“For the more perfect fulfilment of the intention of the high contracting parties, as expressed in the foregoing article, it is agreed, that the trade to which it has reference, shall continue on the footing on which it now stands by the laws and regulations of the two countries respectively; with the exception of the removal, by Great Britain, of the duties speciñed in an act of Parliament, June, 1922,-and of those specified in an act of Parliament, August, 1822,--and of the removal, by the United States, of all additional duties of tonnage, in the light of foreign tonnage duty, and of all additional duties of impost, in the light of foreign impost, existing against British vessels and merchandize coming to the United States from any of the said colonial ports. And the contracting parties pledge themselves to remove, reciprocally, the duties herein recapitulated, as well as all other discriminating duties and charges of whatever kind they may be, intended by this and the foregoing article, to remove; it being the desire and intention of the parties to place the aforesaid trade upon a footing of perfect equality in all respects.”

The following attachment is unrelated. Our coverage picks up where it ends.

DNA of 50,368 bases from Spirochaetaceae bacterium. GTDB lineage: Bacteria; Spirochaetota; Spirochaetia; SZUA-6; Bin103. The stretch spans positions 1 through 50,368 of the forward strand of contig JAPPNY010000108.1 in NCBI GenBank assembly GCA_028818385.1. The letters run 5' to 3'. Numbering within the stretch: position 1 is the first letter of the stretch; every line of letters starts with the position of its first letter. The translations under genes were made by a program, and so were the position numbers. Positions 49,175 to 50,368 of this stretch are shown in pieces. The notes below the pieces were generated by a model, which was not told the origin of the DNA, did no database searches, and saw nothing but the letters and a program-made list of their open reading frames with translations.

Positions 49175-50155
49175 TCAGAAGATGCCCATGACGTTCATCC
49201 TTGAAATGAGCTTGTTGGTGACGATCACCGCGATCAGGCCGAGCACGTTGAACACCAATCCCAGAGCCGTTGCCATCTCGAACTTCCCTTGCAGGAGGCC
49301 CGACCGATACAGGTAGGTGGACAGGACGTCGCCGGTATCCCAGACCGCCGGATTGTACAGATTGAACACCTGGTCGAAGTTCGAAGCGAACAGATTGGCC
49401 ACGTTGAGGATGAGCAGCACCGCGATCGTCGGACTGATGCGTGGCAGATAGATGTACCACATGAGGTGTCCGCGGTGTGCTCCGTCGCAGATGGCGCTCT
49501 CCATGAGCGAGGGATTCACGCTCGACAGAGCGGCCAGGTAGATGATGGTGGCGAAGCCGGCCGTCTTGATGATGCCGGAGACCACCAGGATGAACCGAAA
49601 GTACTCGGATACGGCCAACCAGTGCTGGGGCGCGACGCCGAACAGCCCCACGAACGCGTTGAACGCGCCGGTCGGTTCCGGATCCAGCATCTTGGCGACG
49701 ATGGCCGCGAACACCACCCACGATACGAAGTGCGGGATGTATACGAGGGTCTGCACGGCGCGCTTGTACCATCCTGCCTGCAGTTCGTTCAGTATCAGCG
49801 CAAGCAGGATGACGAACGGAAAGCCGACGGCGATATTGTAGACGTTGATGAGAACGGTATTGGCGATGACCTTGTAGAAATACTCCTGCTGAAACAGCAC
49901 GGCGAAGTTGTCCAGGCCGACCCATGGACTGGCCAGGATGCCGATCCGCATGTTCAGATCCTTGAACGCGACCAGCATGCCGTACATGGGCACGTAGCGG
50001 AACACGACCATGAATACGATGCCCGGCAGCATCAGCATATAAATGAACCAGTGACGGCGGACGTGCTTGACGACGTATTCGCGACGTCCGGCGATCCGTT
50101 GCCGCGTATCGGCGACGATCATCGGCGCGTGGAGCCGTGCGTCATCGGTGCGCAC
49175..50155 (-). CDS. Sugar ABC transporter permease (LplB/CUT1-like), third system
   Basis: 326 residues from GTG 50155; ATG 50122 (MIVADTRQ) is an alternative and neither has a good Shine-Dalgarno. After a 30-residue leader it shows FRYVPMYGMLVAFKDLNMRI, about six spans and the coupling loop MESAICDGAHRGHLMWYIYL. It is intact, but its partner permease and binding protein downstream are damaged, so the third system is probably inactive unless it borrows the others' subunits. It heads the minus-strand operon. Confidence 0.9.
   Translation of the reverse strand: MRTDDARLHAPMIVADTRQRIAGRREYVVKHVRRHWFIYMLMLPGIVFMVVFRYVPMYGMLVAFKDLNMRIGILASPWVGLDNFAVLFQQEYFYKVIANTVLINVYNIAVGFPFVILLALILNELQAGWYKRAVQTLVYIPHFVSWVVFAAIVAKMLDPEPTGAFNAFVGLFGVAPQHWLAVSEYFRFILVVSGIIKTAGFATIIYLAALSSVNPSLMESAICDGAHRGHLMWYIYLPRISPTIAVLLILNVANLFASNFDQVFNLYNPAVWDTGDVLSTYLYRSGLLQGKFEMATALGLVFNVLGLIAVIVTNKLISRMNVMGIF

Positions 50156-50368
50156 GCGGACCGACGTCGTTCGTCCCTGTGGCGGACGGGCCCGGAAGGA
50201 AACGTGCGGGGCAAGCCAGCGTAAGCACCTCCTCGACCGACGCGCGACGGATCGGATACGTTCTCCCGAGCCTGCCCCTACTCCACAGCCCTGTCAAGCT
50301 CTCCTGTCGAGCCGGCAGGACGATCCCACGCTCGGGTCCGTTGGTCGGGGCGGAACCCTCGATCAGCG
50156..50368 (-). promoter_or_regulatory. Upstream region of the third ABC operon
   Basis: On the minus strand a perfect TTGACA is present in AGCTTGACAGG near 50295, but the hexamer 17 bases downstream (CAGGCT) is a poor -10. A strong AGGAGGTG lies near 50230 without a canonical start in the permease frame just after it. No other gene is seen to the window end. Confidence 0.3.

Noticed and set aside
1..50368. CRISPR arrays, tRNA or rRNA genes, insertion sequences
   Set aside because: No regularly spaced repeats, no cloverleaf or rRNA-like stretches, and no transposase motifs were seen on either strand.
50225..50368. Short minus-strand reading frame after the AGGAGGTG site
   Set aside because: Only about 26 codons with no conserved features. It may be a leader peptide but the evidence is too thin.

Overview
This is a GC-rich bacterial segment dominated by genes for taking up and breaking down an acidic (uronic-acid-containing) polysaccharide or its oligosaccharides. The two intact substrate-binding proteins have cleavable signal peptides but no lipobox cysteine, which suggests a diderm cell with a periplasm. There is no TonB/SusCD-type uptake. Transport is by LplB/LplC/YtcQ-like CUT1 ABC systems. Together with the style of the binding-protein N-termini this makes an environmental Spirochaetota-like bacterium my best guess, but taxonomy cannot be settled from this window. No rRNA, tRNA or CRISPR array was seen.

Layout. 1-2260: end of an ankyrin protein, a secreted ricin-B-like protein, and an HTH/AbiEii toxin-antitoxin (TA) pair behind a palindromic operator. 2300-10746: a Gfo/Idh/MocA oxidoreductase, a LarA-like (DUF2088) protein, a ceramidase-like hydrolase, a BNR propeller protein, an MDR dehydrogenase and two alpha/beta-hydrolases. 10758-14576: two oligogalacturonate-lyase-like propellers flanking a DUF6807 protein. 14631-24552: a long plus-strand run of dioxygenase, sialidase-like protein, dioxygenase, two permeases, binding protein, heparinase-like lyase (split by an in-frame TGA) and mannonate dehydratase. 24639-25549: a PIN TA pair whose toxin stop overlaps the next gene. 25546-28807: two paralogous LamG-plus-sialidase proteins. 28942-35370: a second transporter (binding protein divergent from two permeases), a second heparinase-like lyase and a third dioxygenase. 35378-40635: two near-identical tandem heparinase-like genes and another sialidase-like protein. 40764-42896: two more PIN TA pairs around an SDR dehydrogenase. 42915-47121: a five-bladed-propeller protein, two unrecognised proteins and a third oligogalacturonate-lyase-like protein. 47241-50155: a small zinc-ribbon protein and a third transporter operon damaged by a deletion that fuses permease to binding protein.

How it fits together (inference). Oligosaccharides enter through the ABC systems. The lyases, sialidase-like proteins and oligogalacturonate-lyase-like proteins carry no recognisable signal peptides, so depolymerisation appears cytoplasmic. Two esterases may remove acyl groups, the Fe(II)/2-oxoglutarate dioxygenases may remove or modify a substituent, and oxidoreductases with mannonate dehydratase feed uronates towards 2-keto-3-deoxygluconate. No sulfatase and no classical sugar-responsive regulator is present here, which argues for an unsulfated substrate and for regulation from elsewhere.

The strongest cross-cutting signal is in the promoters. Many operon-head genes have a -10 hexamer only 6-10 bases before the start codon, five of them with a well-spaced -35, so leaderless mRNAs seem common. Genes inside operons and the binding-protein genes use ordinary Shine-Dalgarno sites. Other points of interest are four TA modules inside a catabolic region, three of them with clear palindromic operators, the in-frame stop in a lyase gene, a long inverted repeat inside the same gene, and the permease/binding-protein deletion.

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tions on the subject : but the object of the treaty was to provide for carrying into effect some parts of the treaty of Ghent, of 1815. The chief article was a stipulation to compensate for the capture and detention of slaves belonging to the southern States, during the war of 1812–1814.* This Convention was ratified by the President and Senate soon after it was received : and a law was promptly passed by Congress for giving effect to its provisions.